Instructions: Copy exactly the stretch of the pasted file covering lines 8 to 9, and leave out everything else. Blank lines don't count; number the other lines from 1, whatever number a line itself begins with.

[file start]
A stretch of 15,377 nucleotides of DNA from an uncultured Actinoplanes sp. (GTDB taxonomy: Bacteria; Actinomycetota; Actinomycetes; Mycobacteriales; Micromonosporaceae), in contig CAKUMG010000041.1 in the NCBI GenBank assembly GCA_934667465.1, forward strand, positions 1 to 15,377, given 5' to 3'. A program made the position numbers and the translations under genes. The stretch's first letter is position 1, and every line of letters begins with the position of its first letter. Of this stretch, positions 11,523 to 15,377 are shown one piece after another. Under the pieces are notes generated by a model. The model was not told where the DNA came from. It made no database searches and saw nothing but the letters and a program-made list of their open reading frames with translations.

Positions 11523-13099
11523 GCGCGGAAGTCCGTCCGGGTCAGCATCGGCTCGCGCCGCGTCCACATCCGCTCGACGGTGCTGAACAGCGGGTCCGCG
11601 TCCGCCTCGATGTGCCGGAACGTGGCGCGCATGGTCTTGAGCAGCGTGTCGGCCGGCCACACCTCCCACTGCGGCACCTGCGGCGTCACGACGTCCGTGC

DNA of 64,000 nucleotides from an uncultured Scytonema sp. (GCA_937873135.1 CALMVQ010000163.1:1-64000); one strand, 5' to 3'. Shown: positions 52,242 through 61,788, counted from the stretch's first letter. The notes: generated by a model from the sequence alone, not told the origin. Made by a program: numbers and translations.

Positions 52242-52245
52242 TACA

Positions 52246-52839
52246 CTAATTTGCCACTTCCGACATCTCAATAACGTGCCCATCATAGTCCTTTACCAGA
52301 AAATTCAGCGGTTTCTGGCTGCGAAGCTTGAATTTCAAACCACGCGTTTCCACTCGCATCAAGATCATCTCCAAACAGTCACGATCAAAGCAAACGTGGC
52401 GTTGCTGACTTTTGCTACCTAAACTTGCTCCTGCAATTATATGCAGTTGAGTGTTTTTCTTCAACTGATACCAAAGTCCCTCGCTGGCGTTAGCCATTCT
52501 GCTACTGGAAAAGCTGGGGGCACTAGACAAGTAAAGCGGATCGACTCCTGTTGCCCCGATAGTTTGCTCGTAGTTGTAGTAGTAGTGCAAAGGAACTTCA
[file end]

Positions 52246-52839
52246 CTAATTTGCCACTTCCGACATCTCAATAACGTGCCCATCATAGTCCTTTACCAGA